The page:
A celebration of the history of the automobile in America from 1907 to 2003 - the best and the worst, the successes and the failures, the classics and the bizarre. The automobiles that American has taken to her heart and that have defined American culture. The ten years following World War I in America saw the birth of "mobility for the masses" as car ownership changed from being a privilege of the wealthy minority to become an essential part of the American way of life. Between 1920 and 1929, car production more than doubled; Henry Ford and his Model T were partly responsible for the revolution, but others also played a part - Chevrolet, Dodge and Chrysler are still household names today. This book charts the progress of the automobile in America from the beginning of car production, through the explosive automotive creativity of the fifties and into the future of the automotive industry today. It highlights the work of the big three, Ford, Chrysler, and General Motors, and the smaller companies who didn't survive the thirties and forties like Crosley, Packard and Studebaker.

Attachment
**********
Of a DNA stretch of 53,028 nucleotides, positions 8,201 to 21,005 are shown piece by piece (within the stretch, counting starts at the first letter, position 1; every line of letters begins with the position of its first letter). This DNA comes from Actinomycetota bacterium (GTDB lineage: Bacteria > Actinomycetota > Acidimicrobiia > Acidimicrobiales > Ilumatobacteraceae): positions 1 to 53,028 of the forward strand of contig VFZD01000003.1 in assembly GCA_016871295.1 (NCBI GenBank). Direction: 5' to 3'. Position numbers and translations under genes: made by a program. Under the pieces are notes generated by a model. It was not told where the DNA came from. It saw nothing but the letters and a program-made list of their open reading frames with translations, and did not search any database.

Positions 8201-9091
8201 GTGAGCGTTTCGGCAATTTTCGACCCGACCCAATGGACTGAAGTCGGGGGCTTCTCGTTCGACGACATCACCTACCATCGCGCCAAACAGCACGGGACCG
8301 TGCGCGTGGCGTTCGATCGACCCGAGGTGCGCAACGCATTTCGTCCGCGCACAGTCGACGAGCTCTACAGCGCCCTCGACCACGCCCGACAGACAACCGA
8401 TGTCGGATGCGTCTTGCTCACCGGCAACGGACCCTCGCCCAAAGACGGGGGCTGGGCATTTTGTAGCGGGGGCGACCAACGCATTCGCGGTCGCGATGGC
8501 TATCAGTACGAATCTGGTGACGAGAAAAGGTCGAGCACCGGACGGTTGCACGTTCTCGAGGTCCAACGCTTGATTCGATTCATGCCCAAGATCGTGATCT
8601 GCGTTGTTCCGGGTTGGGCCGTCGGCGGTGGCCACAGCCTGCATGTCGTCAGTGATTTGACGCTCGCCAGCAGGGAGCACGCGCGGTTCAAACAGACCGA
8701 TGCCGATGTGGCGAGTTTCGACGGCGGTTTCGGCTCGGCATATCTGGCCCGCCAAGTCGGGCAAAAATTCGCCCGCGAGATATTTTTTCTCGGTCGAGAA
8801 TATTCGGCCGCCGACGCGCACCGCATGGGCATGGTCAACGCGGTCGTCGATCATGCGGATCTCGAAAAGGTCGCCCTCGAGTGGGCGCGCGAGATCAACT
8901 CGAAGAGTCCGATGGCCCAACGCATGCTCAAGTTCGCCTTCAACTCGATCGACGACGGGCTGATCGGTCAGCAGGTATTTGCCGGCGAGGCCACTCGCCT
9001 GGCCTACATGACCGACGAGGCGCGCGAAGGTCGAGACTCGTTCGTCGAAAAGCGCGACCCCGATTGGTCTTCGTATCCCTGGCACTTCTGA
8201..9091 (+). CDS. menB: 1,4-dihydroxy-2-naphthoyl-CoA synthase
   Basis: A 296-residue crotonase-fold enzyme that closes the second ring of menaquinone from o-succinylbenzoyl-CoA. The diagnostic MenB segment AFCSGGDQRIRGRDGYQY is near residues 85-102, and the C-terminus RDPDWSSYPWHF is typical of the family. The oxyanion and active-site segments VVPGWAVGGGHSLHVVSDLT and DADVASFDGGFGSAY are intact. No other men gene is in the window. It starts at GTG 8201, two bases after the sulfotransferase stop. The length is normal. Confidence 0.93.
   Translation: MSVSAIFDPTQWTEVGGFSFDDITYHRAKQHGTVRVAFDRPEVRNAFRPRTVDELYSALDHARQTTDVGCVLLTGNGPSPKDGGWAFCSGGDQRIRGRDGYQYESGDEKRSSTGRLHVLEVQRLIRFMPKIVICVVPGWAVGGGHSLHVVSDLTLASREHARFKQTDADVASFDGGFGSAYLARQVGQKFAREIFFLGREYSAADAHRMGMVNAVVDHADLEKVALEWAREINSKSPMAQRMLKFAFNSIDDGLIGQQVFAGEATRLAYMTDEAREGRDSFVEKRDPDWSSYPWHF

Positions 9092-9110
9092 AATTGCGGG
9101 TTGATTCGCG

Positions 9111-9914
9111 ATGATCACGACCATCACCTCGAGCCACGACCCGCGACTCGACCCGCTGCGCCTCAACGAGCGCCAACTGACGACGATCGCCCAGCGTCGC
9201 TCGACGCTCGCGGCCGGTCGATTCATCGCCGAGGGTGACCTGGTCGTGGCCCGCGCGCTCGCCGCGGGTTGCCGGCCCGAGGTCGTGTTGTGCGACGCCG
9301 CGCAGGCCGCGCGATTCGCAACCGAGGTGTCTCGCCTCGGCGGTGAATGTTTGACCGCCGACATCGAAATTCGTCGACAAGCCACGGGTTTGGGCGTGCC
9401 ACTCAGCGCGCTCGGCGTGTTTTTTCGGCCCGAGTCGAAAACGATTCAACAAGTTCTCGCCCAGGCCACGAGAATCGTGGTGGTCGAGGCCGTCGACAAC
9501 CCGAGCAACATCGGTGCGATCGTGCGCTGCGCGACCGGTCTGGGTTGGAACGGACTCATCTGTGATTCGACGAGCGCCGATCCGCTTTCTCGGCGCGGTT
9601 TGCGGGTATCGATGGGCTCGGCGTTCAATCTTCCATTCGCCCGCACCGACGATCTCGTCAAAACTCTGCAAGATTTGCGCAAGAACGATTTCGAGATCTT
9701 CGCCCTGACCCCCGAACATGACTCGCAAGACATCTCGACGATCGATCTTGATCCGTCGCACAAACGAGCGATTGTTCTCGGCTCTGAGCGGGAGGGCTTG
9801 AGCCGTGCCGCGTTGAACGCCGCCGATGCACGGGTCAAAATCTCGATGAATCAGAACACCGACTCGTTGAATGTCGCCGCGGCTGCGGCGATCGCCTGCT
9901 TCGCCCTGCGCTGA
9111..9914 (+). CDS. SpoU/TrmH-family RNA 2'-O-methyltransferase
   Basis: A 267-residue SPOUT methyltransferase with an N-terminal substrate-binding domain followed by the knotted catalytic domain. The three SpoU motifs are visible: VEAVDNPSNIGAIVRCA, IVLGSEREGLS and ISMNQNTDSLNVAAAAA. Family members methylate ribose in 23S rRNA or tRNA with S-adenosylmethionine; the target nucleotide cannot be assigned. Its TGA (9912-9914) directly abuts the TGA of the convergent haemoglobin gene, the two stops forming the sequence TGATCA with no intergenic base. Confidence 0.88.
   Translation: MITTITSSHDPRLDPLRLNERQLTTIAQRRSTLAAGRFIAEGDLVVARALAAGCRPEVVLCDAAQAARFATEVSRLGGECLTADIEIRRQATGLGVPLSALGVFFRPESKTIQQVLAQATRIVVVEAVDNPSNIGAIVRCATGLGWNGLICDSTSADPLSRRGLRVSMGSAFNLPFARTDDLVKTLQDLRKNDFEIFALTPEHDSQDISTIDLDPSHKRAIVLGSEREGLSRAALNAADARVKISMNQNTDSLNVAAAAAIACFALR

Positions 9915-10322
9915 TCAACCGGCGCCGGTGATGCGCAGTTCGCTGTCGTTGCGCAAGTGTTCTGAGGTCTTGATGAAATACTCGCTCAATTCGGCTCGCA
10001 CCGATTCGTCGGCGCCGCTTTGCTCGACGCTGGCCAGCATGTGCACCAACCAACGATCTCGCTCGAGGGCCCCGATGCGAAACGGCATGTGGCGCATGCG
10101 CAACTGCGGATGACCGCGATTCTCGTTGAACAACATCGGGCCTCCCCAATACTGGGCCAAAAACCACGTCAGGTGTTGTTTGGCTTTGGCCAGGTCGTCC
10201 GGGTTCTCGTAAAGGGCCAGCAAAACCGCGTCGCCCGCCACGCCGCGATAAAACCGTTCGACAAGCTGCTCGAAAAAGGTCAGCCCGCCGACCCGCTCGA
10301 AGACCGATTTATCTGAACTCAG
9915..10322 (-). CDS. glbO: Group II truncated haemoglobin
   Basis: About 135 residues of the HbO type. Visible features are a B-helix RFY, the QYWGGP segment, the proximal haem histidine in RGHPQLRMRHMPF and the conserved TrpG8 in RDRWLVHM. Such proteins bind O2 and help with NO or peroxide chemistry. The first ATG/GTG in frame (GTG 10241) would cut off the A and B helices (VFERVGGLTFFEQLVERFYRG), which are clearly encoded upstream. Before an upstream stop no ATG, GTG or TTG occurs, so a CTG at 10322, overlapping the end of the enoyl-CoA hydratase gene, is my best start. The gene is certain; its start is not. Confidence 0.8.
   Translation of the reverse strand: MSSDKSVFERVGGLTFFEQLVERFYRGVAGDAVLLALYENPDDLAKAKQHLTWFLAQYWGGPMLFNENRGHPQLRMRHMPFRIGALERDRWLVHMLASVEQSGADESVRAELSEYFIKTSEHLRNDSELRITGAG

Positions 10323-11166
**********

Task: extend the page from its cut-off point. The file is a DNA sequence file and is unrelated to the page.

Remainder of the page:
As outstanding cars of a particular year are examined, so too is the social and economic climate of that period. Thus we see the development of the automobile as an inextricable part of the American way of life, the growth of the car and of the industry reflecting that of the country. Any car enthusiast or fan of American history is sure to enjoy this wonderful book.
Andrew Montgomery's love of American automobiles started from boyhood where family transportation included a Galaxie Sunliner Convertible, a Thunderbird Landau, a Pontiac GTO and a Parisienne. Today he works in film production and has a number of screenplays to his credit as well as other publications. He has traveled extensively, owned and driven a number of "interesting" autos and is currently restoring a '56 Cadillac Sedan de Ville which is featured in this book.